Francisco Milande, Petitioner, v. Immigration and Naturalization Service, Respondent, 484 F.2d 774 (7th Cir. 1973)Annotate this Case
John E. Owens, Jr., Park Ridge, Ill., for petitioner.
John L. Murphy, Chief, Government Regulations Section, Crim. Div., Bruce R. Heurlin, Atty., U. S. Dept. of Justice, Washington, D. C., James R. Thompson, U. S. Atty., William T. Huyck, Asst. U. S. Atty., Chicago, Ill., for respondent.
MYRON L. GORDON, District Judge.
The petitioner seeks review of a final deportation order of the Board of Immigration Appeals. That order was based on Sec. 241(a) (2) of the Immigration and Nationality Act, 8 U.S.C. § 1251(a) (2), and upheld a determination by a Special Inquiry Officer that the petitioner, a nonimmigrant, had overstayed his temporary visa. This court's jurisdiction is found in Sec. 106(a) of the Act, 8 U.S.C. § 1105a(a).
The principal issue presented is whether a nonimmigrant alien facing deportation for overstay is entitled to the exemption provided by Sec. 241(f) of the Act, 8 U.S.C. § 1251(f). We are also asked to decide whether Sec. 241(f) is available where, as is alleged here, the true underlying basis for the deportation attempt is fraud and misrepresentation rather than overstay.
The petitioner, Francisco Milande, is a native and citizen of the Philippines. On August 14, 1969, he was issued a nonimmigrant visitor's visa; on August 21, 1969, he and his wife entered the United States as visitors for pleasure, permitted to remain until November 21, 1969. Before expiration of this visa, an extension of the temporary stay was granted to May 20, 1970. No further requests for extensions were received.
On March 2, 1970, Mr. Milande filed a third preference visa petition pursuant to Sec. 203 of the Act, 8 U.S.C. § 1153, as a first step in an attempt to adjust his presence to immigrant status. He allegedly was advised at that time that it was unnecessary to request another extension of his visitor's visa pending determination of his application. A child was born to the petitioner and his wife in South Bend, Indiana, while the application was pending.
On November 23, 1970, the petition was approved. Mr. Milande received notice of approval by means of the Immigration and Naturalization Service's Form I-464A. He remained passive with respect to extending his temporary visa because he believed that Form I- 461 would automatically be issued allowing him to remain lawfully in the United States until a new visa number became available. This form, however, was never issued.
During an investigation initiated prior to approval of the petition, the Immigration and Naturalization Service discovered evidence and obtained statements indicating that the petitioner had obtained his nonimmigrant visa by fraud. Deportation proceedings were contemplated on the basis of this information. When deportation proceedings were commenced, however, in April, 1971, they were based on overstay rather than fraud.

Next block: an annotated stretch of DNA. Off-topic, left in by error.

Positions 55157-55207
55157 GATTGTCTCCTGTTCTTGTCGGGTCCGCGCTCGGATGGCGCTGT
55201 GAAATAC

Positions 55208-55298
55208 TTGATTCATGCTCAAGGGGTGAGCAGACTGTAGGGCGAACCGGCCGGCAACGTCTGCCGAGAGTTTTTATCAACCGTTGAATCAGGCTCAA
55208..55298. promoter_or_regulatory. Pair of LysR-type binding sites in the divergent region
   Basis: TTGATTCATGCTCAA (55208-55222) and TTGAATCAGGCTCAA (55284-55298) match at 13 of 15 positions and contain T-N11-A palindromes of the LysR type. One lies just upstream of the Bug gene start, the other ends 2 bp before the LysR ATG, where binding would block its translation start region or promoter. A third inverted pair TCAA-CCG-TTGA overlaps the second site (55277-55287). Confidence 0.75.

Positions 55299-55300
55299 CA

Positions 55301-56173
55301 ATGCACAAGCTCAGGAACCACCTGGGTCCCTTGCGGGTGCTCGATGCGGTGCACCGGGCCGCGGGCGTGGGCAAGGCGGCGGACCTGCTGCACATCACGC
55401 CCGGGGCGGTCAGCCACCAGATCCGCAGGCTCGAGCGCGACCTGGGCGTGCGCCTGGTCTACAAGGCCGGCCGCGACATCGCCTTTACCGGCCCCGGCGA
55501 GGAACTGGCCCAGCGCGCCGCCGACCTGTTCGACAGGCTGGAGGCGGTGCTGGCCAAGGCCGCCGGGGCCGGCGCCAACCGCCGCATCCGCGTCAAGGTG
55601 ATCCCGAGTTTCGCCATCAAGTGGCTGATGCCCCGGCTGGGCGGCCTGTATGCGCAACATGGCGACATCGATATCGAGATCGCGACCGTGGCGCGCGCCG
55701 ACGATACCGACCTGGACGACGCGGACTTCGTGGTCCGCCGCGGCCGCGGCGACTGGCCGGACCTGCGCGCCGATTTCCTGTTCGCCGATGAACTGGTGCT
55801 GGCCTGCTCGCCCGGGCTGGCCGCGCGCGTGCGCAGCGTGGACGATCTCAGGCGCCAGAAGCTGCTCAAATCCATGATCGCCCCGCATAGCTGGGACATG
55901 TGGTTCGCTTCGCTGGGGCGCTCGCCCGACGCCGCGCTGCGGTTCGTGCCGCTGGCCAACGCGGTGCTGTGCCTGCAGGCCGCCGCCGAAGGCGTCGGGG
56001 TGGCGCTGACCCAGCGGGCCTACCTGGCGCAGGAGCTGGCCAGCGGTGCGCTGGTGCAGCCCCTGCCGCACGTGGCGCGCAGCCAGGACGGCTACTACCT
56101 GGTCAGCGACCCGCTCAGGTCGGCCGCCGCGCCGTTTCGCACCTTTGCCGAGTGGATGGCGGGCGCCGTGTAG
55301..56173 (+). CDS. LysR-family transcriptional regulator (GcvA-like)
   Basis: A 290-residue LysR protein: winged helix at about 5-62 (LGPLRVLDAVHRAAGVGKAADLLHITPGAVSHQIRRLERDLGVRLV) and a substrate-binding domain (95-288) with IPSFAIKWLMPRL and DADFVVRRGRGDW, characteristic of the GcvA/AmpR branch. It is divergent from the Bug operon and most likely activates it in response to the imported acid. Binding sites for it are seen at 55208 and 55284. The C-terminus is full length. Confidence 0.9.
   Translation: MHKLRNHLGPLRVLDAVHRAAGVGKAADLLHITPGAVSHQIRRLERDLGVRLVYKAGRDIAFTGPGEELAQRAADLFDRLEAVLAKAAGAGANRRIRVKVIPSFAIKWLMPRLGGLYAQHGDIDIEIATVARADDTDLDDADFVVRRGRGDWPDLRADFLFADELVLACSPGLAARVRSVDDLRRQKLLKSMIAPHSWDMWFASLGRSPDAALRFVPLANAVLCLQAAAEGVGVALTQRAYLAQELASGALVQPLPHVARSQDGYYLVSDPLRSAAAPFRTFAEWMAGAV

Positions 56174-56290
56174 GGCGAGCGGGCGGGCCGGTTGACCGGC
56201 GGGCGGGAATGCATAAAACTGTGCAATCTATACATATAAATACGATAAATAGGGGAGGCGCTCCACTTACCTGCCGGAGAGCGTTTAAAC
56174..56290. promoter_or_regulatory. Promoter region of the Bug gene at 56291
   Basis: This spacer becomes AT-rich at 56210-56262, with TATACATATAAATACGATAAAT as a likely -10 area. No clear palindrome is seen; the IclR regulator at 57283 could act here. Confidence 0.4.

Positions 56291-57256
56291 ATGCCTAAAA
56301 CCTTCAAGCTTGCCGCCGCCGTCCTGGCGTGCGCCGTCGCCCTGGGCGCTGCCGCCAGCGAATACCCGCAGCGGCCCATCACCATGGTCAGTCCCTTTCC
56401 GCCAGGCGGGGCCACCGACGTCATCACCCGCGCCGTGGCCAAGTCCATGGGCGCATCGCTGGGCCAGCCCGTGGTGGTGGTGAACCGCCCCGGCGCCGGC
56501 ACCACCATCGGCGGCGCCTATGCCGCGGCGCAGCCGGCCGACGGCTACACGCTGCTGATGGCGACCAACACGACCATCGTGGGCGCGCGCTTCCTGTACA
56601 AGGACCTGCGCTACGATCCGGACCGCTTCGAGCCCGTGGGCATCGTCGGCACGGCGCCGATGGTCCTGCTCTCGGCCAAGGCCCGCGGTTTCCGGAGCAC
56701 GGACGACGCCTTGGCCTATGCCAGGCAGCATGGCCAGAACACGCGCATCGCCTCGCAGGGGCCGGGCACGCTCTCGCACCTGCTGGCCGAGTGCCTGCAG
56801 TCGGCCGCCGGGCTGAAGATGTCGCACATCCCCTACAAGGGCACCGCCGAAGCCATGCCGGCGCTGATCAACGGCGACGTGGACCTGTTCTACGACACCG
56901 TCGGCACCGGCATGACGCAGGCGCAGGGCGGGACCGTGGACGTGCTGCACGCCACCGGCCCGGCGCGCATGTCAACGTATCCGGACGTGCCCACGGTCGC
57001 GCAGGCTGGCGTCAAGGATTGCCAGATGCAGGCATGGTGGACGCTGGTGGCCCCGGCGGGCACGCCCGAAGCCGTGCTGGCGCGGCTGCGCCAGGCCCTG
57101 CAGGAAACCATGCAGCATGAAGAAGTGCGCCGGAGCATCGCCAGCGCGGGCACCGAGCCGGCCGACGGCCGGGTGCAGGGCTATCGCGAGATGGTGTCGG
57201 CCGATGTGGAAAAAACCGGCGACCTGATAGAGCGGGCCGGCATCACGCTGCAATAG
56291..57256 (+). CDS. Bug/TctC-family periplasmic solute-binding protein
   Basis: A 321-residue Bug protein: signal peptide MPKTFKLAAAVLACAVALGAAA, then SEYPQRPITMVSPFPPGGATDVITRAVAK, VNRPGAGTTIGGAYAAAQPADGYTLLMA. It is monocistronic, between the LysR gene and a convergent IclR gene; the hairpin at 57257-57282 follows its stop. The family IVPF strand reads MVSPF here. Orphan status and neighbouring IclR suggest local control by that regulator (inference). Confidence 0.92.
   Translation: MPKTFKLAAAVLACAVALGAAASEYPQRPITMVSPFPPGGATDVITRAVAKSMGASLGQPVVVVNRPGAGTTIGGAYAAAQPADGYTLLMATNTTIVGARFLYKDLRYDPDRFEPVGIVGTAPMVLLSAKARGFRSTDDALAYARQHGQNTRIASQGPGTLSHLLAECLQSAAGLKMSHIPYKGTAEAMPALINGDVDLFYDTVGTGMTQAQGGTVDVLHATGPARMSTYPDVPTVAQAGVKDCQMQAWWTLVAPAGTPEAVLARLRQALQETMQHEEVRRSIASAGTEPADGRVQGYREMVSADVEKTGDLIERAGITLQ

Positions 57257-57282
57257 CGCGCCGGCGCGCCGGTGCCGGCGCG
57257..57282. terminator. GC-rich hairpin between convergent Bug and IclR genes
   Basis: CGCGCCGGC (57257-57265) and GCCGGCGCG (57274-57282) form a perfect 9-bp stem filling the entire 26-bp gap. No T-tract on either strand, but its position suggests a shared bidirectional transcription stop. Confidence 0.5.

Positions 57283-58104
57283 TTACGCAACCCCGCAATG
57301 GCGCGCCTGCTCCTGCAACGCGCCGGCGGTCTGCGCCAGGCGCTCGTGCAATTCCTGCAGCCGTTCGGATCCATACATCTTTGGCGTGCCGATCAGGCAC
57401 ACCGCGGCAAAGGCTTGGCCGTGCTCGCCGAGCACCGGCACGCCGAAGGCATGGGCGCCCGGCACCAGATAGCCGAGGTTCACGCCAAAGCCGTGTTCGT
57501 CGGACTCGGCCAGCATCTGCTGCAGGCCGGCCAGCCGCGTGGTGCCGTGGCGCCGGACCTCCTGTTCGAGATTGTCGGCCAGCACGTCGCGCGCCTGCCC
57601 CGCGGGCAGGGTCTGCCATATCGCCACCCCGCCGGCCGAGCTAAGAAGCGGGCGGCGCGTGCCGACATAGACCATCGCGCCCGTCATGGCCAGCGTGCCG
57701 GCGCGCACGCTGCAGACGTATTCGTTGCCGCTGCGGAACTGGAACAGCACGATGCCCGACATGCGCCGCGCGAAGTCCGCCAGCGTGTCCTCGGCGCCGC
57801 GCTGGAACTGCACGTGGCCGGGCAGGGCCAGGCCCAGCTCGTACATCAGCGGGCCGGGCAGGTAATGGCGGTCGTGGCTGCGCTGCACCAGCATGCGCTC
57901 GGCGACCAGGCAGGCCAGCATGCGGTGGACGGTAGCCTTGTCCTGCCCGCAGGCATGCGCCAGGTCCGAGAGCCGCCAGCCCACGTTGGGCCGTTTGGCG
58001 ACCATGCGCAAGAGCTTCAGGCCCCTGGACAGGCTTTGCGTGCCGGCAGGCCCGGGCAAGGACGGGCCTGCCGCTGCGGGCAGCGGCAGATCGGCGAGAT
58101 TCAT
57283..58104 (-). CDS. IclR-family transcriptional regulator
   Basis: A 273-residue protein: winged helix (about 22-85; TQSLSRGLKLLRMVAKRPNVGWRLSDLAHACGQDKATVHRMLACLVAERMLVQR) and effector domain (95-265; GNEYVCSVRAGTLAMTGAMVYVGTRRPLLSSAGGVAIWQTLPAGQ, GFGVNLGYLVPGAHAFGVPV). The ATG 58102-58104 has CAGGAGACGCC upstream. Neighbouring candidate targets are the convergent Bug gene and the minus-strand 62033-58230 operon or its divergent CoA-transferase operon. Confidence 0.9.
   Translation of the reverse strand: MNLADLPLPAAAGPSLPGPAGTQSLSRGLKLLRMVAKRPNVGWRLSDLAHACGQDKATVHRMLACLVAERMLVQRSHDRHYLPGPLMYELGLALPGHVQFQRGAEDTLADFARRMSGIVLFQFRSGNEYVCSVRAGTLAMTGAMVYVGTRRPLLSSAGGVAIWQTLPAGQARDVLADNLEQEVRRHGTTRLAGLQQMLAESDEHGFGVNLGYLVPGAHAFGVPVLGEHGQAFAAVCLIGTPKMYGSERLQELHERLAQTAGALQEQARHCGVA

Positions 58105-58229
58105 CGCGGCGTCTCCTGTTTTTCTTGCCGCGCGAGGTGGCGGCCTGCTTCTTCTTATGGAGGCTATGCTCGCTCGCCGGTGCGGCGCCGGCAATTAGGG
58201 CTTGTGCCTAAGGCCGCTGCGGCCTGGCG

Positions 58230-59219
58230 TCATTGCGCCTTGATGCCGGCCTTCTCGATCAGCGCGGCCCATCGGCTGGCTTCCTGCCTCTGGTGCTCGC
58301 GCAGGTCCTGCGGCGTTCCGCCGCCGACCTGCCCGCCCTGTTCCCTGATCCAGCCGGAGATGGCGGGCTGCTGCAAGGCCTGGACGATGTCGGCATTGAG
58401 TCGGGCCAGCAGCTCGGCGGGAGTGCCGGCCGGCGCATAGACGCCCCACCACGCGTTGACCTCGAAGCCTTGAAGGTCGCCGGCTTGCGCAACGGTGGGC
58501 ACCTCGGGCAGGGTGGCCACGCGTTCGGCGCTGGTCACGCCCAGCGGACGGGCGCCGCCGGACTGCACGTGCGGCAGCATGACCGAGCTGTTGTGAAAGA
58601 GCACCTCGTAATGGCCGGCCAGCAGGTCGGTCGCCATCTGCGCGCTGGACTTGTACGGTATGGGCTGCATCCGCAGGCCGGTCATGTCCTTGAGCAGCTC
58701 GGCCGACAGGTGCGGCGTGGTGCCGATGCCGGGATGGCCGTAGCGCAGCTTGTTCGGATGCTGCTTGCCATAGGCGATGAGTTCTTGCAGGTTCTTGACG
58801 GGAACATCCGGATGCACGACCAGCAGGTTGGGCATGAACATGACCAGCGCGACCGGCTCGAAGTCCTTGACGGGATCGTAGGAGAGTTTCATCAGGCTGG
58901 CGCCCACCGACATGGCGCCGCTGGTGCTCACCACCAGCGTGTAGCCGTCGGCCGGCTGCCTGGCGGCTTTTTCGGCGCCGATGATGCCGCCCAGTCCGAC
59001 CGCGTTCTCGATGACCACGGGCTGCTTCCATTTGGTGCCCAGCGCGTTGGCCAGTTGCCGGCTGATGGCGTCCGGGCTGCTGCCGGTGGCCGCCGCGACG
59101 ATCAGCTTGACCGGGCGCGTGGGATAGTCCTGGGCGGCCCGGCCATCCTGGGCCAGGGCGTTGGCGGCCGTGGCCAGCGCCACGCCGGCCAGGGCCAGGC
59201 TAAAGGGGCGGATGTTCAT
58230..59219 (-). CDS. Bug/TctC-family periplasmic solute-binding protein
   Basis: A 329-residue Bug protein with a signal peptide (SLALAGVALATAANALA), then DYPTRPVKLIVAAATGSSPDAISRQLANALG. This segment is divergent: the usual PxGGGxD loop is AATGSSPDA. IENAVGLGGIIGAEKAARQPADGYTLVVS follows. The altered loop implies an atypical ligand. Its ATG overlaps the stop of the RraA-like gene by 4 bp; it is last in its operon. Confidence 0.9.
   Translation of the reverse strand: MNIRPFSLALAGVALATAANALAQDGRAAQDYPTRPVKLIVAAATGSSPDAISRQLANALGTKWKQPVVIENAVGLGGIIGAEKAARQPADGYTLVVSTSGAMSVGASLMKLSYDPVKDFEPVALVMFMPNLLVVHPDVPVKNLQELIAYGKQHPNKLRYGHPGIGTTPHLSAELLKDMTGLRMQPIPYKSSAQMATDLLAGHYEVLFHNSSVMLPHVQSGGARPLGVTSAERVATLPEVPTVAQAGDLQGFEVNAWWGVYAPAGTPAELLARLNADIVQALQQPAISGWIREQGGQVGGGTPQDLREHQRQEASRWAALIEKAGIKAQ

Mr. Milande moved to terminate the proceedings pursuant to Sec. 241(f) and, alternatively, requested voluntary departure. On June 10, 1971, the Special Inquiry Officer found him deportable for overstay. On appeal, the Board of Immigration Appeals affirmed the finding of deportability and the denial of the motion to terminate, but it reversed that portion of the Special Inquiry Officer's order which denied voluntary departure.
The petitioner contends that the board erred in refusing to allow him the benefits of Sec. 241(f). That section, as interpreted in Immigration and Naturalization Service v. Errico, 385 U.S. 214, 217, 87 S. Ct. 473, 476, 17 L. Ed. 2d 318 (1966),
". . . waives any deportation charge that results directly from the misrepresentation regardless of the section of the statute under which the charge was brought, provided that the alien was otherwise admissible at the time of entry."
The petitioners in Errico were immigrants, not temporary visitors. The respondent urges, and the board held, that Sec. 241(f) is not available to nonimmigrants but only to immigrants.
Section 241(f) has been held applicable in a deportation proceeding against a nonimmigrant where the deportation charge involves fraud. Muslemi v. Immigration and Naturalization Service, 408 F.2d 1196 (9th Cir. 1969). The court of appeals for the ninth circuit had also held that Sec. 241(f) was available to a nonimmigrant charged with overstay where it was shown that the nonimmigrant visitor's visa had been obtained by fraudulent concealment of an intention to remain in this country permanently. Vitales v. Immigration and Naturalization Service, 443 F.2d 343 (9th Cir. 1971). Because the petitioner in Vitales left the country voluntarily after the Supreme Court granted certiorari, Immigration and Naturalization Service v. Vitales, 404 U.S. 983, 92 S. Ct. 450, 30 L. Ed. 2d 366 (1971), the Supreme Court vacated the judgment and directed dismissal. Immigration and Naturalization Service v. Vitales, 405 U.S. 983, 92 S. Ct. 1245, 31 L. Ed. 2d 449 (1972).